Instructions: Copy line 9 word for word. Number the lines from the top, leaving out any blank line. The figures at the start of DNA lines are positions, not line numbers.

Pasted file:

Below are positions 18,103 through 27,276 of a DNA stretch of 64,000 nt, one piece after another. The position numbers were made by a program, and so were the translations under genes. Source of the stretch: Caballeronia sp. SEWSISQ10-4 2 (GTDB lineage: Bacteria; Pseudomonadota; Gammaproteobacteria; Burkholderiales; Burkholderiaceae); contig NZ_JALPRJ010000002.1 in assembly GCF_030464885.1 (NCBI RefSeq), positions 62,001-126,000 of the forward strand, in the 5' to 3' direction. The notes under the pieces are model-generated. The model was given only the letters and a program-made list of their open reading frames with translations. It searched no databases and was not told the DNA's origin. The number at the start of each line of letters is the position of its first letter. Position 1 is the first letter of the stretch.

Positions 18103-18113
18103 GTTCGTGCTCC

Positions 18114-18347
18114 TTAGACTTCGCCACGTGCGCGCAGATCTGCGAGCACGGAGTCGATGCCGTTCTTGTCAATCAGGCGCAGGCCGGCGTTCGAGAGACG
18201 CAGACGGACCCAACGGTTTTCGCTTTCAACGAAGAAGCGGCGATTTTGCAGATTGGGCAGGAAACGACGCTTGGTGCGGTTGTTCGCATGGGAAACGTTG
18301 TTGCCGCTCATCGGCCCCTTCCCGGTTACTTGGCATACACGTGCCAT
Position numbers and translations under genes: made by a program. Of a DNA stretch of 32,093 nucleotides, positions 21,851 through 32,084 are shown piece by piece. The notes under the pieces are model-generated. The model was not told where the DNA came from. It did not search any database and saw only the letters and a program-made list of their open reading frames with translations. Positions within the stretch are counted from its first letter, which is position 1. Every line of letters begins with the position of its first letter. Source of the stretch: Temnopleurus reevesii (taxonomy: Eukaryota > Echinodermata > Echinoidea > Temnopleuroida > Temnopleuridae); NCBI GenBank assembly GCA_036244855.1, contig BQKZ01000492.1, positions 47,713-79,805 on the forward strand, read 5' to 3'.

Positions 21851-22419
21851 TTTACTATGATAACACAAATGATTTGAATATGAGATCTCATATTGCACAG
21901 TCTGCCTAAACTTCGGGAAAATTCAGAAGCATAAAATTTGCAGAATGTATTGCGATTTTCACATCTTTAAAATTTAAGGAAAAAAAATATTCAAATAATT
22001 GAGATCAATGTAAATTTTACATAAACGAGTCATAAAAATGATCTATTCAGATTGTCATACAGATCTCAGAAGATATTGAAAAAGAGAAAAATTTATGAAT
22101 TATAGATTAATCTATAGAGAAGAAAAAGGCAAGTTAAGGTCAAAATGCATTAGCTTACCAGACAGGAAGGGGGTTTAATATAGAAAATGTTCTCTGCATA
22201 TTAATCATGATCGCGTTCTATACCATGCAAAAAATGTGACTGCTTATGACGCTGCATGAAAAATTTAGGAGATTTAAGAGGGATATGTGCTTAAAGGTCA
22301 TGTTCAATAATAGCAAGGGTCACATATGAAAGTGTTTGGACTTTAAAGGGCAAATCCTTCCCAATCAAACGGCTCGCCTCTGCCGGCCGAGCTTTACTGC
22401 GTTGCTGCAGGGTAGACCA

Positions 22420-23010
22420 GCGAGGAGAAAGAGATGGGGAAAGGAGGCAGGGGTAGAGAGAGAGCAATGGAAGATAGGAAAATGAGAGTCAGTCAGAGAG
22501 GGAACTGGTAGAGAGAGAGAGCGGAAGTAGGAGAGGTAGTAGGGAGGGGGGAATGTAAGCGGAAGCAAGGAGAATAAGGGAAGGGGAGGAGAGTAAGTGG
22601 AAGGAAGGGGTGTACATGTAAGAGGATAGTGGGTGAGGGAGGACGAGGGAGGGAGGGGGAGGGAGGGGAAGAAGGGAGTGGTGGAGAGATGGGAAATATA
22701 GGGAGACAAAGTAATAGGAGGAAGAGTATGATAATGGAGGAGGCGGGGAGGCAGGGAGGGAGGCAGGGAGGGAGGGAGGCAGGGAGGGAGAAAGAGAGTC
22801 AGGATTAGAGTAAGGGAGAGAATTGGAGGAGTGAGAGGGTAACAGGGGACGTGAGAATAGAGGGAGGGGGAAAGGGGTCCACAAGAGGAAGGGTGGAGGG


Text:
Positions 21851-22419